An adult male has a boldly marked black-and-yellow head, with a black cheek and throat. Females have a yellow throat and gray, not black, cheeks. Both sexes have a yellow chest with heavy dark streaking, olive green on their back, and a white belly. The Townsend’s warbler is a medium-sized warbler at about 5 inches in length.
Their song is variable, but usually contains a series of high, thin whistles, ending in buzzier notes: sleazy-sleazy-cheezy!
Prefers conifers or mixed conifer-deciduous woods in summer, and is especially fond of tall trees where they forage for food. In migration and winter (some birds do not migrate), the Townsend’s warbler may be found in other habitats. Generally, the Townsend’s warbler can be found in western North America from southern Alaska to Honduras.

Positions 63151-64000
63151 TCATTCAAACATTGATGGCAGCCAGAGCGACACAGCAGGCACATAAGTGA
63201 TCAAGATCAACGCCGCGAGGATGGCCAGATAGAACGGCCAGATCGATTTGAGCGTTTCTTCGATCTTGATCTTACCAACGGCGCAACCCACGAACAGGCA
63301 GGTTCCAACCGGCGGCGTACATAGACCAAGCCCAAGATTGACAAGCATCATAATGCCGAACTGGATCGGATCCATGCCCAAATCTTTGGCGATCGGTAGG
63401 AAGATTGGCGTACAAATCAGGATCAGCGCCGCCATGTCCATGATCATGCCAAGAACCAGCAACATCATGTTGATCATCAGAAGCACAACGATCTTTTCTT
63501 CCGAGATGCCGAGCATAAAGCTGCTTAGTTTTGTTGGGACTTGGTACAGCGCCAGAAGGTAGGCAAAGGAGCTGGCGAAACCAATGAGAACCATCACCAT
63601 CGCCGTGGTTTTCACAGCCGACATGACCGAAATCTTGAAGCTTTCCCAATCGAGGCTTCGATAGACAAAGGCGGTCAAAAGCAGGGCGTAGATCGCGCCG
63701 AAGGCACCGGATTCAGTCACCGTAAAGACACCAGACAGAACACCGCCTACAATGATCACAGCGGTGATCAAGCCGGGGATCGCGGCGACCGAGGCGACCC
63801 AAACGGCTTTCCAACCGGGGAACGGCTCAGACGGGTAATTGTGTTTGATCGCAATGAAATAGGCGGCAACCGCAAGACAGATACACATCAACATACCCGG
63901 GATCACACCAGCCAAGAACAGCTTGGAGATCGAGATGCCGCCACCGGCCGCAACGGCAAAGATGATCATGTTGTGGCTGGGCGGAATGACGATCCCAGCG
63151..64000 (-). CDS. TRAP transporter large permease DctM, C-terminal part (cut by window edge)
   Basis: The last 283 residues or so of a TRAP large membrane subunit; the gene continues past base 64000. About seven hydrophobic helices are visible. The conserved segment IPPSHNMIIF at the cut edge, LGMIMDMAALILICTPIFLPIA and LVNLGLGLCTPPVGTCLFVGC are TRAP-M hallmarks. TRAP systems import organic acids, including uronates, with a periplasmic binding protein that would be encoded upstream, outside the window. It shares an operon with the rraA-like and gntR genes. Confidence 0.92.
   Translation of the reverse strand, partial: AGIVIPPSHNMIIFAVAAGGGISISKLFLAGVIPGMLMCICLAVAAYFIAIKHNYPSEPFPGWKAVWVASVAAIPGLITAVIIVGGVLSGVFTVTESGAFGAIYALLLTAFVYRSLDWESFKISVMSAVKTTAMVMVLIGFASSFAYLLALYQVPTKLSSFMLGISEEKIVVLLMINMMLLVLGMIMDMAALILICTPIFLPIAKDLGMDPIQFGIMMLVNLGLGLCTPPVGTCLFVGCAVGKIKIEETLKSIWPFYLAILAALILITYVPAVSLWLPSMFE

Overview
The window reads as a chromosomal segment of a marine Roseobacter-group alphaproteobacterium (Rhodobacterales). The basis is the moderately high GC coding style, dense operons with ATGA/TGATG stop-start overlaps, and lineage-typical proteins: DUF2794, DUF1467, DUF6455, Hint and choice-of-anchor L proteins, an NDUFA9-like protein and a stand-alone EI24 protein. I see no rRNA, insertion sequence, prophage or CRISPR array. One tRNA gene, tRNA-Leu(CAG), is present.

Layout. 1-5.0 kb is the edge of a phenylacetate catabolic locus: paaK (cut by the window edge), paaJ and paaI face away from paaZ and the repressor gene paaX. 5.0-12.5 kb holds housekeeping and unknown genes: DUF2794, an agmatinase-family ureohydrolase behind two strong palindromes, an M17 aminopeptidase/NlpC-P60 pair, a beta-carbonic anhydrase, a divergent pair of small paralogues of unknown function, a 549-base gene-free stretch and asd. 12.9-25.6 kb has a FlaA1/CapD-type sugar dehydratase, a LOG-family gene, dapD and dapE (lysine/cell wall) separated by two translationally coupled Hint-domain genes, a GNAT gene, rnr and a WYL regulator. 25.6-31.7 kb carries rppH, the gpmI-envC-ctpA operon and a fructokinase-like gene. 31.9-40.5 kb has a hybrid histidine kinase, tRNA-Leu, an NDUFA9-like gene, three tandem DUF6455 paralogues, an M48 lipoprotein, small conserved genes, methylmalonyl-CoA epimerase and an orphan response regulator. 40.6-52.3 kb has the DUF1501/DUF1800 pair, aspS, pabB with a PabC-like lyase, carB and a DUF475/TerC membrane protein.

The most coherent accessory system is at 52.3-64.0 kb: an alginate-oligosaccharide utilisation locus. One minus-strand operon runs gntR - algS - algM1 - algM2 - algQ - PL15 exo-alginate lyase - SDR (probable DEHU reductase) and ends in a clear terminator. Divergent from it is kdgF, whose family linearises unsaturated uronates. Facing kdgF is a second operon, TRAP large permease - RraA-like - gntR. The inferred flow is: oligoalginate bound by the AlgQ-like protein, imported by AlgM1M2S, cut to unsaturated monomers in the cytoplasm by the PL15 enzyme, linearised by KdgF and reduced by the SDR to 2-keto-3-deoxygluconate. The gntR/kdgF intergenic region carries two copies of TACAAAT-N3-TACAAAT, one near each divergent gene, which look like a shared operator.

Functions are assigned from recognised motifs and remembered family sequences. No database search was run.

Feeds on caterpillars, moths, winged insects, and other invertebrates commonly found on coniferous and deciduous foliage. They utilize the gleaning technique to capture food. Also, Townsend’s warblers eat honeydew excreted from sap-sucking insects in low-latitude cloud forests.
Their nests are built completely by the female between late May and mid-June and are located exclusively in coniferous trees like spruce or fir. Males guard their mates during the nest construction period. Their nests are characterized as bulky open cups. The female lays three to seven eggs and incubates them for a period of 11 to 14 days. They fledge after 9 to 11 days in which they continue to be fed by their parents for a little while.
So how did this bird get its name? The Townsend’s warbler was among many species first collected by John Kirk Townsend during his expedition with Thomas Nuttall through the Rocky Mountains to the Pacific Coast in 1834.